Thorough zoning due diligence will determine a property’s legal non-conforming status and the standards that will need to be complied with if property changes are made in the future. Such changes may be prohibited and will require the seeking of variance, zoning amendment and/or site plan approvals from the municipality which are often time consuming, costly and involve the input of and fees associated with various consultants (traffic engineers, landscape architects, civil engineers and land use planners). One must also keep in mind that municipal approvals are not guaranteed simply because applications are made. There is always a risk that an approval needed will not be granted by the authority in question.

Complex Development Control Layers – Look Beyond the By-law

A complicating factor in zoning due diligence investigations is that a property may have multiple in-force zoning layers, as well as separate plans and agreements registered on title which run with the land. For instance, a registered site plan agreement is a governing document in the case of an approved built development which often contains specific requirements beyond the applicable zoning by-laws. Such specific requirements often cover landscaping, parking layout, garbage and loading enclosures, fire routes and indoor and outdoor storage locations. Non-compliance with the site plan is typically discovered (assuming proper zoning due diligence was not done) when a new tenant is seeking an occupancy permit or an operating licence from the municipality. Additionally, an off-site parking agreement which was once in force, but now lapsed, can give rise to issues of non-compliance for individual tenants or the whole property.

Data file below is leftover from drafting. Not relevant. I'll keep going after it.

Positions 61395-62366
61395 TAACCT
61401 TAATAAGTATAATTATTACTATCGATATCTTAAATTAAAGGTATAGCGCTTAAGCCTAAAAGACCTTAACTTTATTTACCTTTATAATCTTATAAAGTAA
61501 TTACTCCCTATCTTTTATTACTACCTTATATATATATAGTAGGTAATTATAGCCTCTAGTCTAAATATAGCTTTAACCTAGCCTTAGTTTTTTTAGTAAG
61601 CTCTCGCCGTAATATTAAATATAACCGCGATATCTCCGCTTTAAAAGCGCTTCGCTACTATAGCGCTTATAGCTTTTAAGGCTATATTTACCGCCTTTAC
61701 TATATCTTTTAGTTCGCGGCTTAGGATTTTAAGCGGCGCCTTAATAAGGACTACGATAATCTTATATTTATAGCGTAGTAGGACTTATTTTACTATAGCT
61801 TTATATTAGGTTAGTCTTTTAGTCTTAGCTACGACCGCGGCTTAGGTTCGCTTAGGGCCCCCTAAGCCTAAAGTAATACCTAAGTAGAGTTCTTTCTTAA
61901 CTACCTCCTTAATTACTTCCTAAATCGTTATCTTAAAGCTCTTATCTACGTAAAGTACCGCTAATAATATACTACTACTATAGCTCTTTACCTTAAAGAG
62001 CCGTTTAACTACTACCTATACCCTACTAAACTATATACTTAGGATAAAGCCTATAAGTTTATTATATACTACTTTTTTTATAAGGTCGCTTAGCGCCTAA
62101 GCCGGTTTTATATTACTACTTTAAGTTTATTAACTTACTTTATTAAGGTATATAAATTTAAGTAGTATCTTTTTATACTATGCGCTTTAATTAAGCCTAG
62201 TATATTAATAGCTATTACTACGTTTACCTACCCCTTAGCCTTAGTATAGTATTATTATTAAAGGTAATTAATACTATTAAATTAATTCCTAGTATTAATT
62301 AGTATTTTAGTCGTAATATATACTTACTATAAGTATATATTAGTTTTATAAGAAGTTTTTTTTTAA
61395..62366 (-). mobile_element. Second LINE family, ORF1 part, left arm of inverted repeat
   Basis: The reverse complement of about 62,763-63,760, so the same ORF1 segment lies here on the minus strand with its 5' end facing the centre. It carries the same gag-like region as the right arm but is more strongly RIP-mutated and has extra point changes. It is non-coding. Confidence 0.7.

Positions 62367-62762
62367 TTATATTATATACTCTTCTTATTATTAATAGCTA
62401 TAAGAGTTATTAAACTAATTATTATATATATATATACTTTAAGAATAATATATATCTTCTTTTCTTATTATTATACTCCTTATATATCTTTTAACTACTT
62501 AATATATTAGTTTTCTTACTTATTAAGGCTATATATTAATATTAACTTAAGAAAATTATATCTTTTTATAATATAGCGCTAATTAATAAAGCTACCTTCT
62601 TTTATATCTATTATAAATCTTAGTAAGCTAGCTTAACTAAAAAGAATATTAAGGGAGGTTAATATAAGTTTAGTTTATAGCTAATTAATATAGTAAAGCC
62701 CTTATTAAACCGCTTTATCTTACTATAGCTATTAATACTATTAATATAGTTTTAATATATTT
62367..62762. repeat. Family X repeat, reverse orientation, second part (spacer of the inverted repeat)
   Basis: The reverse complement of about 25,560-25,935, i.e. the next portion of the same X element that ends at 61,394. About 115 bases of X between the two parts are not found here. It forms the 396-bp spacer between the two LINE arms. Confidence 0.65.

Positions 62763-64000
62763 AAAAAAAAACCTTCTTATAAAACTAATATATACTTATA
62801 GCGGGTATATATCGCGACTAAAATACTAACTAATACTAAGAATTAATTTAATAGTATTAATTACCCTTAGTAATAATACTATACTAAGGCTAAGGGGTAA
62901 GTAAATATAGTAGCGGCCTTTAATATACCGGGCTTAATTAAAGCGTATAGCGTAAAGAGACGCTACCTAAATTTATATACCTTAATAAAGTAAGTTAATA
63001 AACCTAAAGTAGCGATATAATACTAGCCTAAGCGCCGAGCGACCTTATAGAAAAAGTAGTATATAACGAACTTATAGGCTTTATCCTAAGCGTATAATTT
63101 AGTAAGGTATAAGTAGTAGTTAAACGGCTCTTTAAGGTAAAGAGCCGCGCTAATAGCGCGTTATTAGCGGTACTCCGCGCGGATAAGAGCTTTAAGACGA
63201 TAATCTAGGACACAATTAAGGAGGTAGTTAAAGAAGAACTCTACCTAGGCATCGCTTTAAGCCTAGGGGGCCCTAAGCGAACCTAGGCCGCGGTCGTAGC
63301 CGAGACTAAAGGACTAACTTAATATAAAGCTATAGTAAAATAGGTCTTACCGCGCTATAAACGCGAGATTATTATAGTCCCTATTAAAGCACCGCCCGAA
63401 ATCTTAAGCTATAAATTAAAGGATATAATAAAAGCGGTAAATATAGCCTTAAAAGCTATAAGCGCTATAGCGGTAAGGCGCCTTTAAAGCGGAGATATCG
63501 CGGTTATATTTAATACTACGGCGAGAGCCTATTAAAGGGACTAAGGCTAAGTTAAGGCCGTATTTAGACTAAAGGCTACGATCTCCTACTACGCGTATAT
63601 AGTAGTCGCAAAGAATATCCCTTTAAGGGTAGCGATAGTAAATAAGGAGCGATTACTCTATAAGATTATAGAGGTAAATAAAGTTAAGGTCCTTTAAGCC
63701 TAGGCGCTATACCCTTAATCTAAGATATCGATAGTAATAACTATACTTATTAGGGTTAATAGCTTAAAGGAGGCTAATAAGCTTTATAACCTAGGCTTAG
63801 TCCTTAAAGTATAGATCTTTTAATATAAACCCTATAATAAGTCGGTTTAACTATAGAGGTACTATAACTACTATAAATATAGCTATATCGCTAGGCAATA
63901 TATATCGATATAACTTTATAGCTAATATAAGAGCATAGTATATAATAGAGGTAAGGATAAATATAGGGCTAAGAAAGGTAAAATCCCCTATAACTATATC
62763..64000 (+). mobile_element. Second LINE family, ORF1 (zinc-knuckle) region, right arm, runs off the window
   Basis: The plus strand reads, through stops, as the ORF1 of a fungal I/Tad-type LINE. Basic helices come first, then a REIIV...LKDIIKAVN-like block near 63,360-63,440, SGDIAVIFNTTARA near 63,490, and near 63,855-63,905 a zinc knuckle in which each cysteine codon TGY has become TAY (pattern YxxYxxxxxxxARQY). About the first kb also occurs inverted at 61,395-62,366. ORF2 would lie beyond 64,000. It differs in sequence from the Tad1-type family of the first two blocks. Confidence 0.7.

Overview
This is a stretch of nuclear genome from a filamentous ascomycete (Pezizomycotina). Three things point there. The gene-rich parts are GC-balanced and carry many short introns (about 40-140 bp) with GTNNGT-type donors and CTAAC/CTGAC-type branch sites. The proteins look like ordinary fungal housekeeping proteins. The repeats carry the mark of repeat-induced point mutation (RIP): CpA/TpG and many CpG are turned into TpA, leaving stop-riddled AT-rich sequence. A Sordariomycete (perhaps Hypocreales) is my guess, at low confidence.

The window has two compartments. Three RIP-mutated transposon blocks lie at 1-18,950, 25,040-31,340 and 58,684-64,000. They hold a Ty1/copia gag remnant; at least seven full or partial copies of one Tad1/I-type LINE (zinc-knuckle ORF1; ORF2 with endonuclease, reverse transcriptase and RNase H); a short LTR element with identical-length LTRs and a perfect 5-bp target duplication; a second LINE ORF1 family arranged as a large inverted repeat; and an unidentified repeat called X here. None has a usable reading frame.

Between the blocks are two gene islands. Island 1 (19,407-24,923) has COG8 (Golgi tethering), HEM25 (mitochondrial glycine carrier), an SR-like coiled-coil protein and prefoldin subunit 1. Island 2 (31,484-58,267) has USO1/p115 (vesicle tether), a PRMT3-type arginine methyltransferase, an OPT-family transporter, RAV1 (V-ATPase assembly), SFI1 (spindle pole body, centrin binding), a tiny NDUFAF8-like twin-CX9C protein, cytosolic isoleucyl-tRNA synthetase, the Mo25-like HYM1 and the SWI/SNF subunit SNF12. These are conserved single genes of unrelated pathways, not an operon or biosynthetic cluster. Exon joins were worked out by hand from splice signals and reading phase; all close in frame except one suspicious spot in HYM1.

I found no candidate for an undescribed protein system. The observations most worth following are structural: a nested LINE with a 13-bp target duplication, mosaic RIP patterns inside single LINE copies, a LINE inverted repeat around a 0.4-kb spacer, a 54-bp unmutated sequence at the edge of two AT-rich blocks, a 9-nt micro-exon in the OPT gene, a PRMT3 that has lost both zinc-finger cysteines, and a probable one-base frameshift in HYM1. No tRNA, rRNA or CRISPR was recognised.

Knowledge of zoning and development agreement compliance assists all parties involved in the transaction to determine if the subject property fully complies with the applicable requirements and whether there are or will be deficiencies that will have to be brought into conformance. This is vitally important in the case of multi-tenant buildings with vacancies that a new purchaser wishes to fill.